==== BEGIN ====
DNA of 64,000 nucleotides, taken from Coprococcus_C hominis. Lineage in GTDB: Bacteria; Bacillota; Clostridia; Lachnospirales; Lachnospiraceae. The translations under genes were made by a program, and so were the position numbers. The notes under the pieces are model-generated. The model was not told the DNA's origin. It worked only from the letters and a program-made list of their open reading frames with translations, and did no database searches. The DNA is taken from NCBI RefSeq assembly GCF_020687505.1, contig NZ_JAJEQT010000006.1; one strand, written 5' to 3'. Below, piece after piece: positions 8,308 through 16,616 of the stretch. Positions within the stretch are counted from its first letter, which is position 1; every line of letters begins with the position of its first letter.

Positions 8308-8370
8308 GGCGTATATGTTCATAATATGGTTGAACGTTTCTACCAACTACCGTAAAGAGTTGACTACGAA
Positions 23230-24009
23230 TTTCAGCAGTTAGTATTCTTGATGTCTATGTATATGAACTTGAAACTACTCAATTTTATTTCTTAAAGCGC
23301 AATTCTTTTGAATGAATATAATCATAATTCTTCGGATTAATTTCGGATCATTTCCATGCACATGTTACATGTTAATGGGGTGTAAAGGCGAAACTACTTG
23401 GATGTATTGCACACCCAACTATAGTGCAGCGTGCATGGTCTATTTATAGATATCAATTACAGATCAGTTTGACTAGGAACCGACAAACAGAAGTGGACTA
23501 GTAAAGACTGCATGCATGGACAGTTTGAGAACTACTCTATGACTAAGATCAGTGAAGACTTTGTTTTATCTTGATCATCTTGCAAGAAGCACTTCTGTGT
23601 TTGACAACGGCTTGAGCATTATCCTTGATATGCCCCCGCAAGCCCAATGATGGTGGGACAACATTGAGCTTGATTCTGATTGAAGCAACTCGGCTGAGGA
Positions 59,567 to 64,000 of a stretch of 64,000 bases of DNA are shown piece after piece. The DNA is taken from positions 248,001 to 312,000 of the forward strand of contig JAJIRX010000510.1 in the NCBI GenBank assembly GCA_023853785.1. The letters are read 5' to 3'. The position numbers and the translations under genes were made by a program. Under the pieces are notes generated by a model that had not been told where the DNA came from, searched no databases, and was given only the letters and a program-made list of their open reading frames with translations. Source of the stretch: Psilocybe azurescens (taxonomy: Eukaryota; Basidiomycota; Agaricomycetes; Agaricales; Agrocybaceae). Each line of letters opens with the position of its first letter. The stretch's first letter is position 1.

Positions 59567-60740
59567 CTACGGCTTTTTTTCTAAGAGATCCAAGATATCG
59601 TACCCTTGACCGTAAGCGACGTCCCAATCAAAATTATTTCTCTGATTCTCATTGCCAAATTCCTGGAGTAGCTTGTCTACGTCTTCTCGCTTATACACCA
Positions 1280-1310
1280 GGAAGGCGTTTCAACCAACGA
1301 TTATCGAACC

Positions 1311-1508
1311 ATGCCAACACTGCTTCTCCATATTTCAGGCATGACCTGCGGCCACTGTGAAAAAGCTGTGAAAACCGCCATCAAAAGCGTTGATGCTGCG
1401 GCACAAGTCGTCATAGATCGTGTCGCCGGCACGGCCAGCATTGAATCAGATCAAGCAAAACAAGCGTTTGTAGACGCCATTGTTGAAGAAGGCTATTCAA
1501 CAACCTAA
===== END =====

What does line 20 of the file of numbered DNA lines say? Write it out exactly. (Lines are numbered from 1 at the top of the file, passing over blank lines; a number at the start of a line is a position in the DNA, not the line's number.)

1501 CAACCTAA